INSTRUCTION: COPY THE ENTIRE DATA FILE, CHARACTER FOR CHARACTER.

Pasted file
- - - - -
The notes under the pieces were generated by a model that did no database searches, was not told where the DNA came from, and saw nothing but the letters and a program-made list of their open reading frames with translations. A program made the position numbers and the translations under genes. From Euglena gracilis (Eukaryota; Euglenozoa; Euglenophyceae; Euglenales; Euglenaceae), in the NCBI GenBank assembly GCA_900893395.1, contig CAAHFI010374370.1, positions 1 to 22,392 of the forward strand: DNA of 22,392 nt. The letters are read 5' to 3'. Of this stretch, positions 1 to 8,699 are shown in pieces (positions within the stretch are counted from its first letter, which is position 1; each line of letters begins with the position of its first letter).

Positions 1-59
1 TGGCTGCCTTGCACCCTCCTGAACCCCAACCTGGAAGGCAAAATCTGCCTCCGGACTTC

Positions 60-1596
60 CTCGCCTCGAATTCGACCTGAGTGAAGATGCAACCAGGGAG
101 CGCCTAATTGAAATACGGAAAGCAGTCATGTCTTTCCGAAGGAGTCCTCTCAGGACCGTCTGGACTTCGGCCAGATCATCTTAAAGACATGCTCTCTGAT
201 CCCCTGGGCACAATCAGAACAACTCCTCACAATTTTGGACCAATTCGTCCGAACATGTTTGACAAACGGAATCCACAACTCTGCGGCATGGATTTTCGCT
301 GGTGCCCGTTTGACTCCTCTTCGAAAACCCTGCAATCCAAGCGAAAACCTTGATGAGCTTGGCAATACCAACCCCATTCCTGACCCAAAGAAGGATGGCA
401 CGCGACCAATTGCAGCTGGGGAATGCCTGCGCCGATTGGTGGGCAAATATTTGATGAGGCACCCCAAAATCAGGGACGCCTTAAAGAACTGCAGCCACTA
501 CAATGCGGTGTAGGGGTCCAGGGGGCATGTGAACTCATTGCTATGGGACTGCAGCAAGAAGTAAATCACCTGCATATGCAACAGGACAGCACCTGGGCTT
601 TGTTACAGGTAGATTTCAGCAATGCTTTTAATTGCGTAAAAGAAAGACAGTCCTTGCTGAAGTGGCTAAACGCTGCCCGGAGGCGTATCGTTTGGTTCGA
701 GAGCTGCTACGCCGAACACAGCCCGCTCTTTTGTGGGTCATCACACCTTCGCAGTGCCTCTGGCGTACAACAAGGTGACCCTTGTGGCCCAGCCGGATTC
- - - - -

The notes under the pieces were generated by a model that did no database searches, was not told where the DNA came from, and saw nothing but the letters and a program-made list of their open reading frames with translations. A program made the position numbers and the translations under genes. From Euglena gracilis (Eukaryota; Euglenozoa; Euglenophyceae; Euglenales; Euglenaceae), in the NCBI GenBank assembly GCA_900893395.1, contig CAAHFI010374370.1, positions 1 to 22,392 of the forward strand: DNA of 22,392 nt. The letters are read 5' to 3'. Of this stretch, positions 1 to 8,699 are shown in pieces (positions within the stretch are counted from its first letter, which is position 1; each line of letters begins with the position of its first letter).

Positions 1-59
1 TGGCTGCCTTGCACCCTCCTGAACCCCAACCTGGAAGGCAAAATCTGCCTCCGGACTTC

Positions 60-1596
60 CTCGCCTCGAATTCGACCTGAGTGAAGATGCAACCAGGGAG
101 CGCCTAATTGAAATACGGAAAGCAGTCATGTCTTTCCGAAGGAGTCCTCTCAGGACCGTCTGGACTTCGGCCAGATCATCTTAAAGACATGCTCTCTGAT
201 CCCCTGGGCACAATCAGAACAACTCCTCACAATTTTGGACCAATTCGTCCGAACATGTTTGACAAACGGAATCCACAACTCTGCGGCATGGATTTTCGCT
301 GGTGCCCGTTTGACTCCTCTTCGAAAACCCTGCAATCCAAGCGAAAACCTTGATGAGCTTGGCAATACCAACCCCATTCCTGACCCAAAGAAGGATGGCA
401 CGCGACCAATTGCAGCTGGGGAATGCCTGCGCCGATTGGTGGGCAAATATTTGATGAGGCACCCCAAAATCAGGGACGCCTTAAAGAACTGCAGCCACTA
501 CAATGCGGTGTAGGGGTCCAGGGGGCATGTGAACTCATTGCTATGGGACTGCAGCAAGAAGTAAATCACCTGCATATGCAACAGGACAGCACCTGGGCTT
601 TGTTACAGGTAGATTTCAGCAATGCTTTTAATTGCGTAAAAGAAAGACAGTCCTTGCTGAAGTGGCTAAACGCTGCCCGGAGGCGTATCGTTTGGTTCGA
701 GAGCTGCTACGCCGAACACAGCCCGCTCTTTTGTGGGTCATCACACCTTCGCAGTGCCTCTGGCGTACAACAAGGTGACCCTTGTGGCCCAGCCGGATTC